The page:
I have some educational background in mythology, so I’ll usually give anything Illiad or Odyssey themed a chance. I’m a fan of Greek myths because they’re so varied: Greek deities of all levels are a tapestry of virtues and flaws that more accurately reflect the capriciousness of an immortal being’s attention to humans. I also (right or wrong) tend toward being a terrible book snob, and I know it. My reading list is long, and I’m picky, so I don’t waste time anymore on books that don’t meet high expectations right away. If I’m not hooked by the end of the second chapter, I will have zero remorse about setting a book aside and moving on. Circe hooked me on page one.
If you don’t recall the backstory, Circe is the sorceress on an island in the Aegean who turns Odysseus’ men to pigs and has a year-long affair with the Greek hero before sending him back to Ithaca. Retellings the Odysseus myth vary in the treatment of Circe: sometimes she’s a benevolent being who treats his men unfairly and is convinced to be nice by falling in love with the hero. Sometimes she’s a wicked and powerful witch, terrifying in her malicious treatment of men after gaining a reputation of turning them into pigs, until Odysseus “tames” her.
Miller’s retelling is the biography of a minor goddess, daughter of Helios (the Titan who is literally the sun in the sky) and one of Oceanus’s (Titan of…you guessed it, the Ocean) daughters, a nymph. In this version, Circe is the unremarkable and emotionally abused sibling of her sister and two brothers, all of whom go on to do relatively famous deeds. Circe is portrayed as being too naive and too trusting of her family, and is abused for having zero power. Even her voice is considered horrid; she’s often told to be quiet because of the tonal quality. Her voice sounds more human than immortal, and it’s grating to immortal ears. In every way, Circe’s “childhood”, or perhaps more accurately her first few hundred years, is an exercise in making her as invisible as possible.
It is in her loneliness that she turns to the friendship of a mortal sailor. She falls in love and wants to find a way to stay together, and turns to forbidden secret herbs rumored to be magic. The resulting mess reveals her for what she is: a witch. A woman without specific magical powers who can gain non-divine power through knowledge, learning, and herbs provided by Gaia herself. Being neither Titan nor Olympian in her power, Circe is considered an unknown, and therefore a threat, by Zeus. When she publicly admits her witchcraft and abilities, she becomes the witch scapegoat: banished forever to her island while her siblings, who posses the same powers, become famous in their own ways.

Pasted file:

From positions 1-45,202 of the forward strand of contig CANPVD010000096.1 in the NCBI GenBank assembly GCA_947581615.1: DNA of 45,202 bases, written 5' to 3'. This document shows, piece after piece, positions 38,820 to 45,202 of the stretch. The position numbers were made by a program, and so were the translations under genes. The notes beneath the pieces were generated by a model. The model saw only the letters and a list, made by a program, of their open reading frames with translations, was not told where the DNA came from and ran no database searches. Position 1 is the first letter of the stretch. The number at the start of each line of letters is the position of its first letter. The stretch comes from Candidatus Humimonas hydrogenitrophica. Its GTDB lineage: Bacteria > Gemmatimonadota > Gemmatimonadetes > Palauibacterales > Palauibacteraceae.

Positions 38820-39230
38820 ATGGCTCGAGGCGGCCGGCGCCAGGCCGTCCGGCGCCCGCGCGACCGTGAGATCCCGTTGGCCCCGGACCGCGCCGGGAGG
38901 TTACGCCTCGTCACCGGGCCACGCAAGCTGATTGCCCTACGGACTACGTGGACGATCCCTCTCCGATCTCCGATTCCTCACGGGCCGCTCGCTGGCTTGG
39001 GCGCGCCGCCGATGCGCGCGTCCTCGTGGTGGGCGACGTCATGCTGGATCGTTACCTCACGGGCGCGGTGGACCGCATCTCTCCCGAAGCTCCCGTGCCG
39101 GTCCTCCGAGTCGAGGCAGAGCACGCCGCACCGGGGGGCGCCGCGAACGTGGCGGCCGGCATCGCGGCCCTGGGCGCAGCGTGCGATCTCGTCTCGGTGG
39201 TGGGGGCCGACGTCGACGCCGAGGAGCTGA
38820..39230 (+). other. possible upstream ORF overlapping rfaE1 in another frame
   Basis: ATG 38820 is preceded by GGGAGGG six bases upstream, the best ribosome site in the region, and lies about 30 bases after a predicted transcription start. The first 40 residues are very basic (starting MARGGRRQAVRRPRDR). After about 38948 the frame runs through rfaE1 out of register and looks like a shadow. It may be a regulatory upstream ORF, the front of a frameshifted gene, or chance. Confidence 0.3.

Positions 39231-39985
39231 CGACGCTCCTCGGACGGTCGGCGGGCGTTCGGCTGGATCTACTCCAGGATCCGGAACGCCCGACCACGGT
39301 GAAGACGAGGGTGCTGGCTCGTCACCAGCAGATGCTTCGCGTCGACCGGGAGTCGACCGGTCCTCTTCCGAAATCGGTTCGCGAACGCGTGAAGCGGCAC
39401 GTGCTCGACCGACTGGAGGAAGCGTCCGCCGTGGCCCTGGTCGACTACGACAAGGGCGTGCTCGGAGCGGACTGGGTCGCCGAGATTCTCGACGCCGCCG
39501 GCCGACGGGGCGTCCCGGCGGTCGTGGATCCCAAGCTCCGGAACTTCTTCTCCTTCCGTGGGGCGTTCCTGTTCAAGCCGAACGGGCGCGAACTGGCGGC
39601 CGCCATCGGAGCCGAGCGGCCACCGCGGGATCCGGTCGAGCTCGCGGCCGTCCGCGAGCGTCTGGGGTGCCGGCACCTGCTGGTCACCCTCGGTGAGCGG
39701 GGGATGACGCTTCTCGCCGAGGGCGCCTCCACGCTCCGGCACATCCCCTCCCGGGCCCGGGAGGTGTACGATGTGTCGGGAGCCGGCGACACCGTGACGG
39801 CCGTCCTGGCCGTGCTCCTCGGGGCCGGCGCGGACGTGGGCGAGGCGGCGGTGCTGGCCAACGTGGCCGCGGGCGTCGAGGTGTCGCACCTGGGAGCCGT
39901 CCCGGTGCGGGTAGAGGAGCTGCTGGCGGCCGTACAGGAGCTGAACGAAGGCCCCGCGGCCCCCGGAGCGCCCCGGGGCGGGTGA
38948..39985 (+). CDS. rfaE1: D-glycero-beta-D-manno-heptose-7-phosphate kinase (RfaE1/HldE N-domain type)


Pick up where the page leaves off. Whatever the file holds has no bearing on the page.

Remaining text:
Madeline Miller does an excellent job of creating a general attitude of casual dismissal of humanity by the the Olympians, Titans, and other immortals. They are as capricious, selfish, and callous as one might think a being who becomes bored over millennia could be. Circe, then, is set up from the beginning as an outsider simply by carrying something the rest of her family don’t have at all: an air of humanity. I love this character. I love that over the course of the book she experiences every human emotion a woman can feel and learns to exert her independence and power for herself as she grows. Circe is not a fully formed “perfect” being like the rest of the immortals: she learns, suffers, and grows over time. She is not content to just be the mousy outcast her family of origin paint her to be.
Circe’s circumstances aren’t those of the mythic hero, out of touch with the reader’s experience: she yearns for companionship, love, family, and friendship. Yet because she’s immortal, she also touches other myths both surrounding the fall of Troy, Daedalus and Icarus, Scylla and Charybdis, the Golden Fleece, the Minotaur, and many others. Even in her isolation, Circe’s world has a vastness beyond her little island and helps the reader with some sense of time. News of the world is cleverly brought to Circe via an ongoing casual affair with Hermes, the Messenger God who stops in occasionally for a gossip-and-sex visit.
Miller’s writing is utterly enjoyable. She’s lyrical in a way that ties Circe to the feel of other Greek myths. In relating the death of Daedalus, Circe says: “I had no right to claim him, I knew it. But in a solitary life, there are rare moments when another soul dips near yours, as stars once a year brush the earth. Such a constellation was he to me.” (Circe, Hachette Books, 2018) Every time I read that line, I get goosebumps. That’s a rare thing for me, and I love Madeline Miller for it.
The Odysseus tale occurs about midway through the book, which is fitting considering her year with him is only a blip in an eternity for Circe. That year has lasting consequences, however, and some interesting twists as time passes. Miller’s portrayal of the sailors, Odysseus, and their relationship is so much more human than the myth. It’s wonderful, and it sets the stage for the final third of the story with multiple threads that tie together later.
You’d think covering so long a life would become tedious, but Circe’s journey from the outcast nymph to powerful sorceress to…well, without spoilers I can say the satisfying resolution of her tale… is absolutely captivating. I was engrossed. I’ll re-read this often.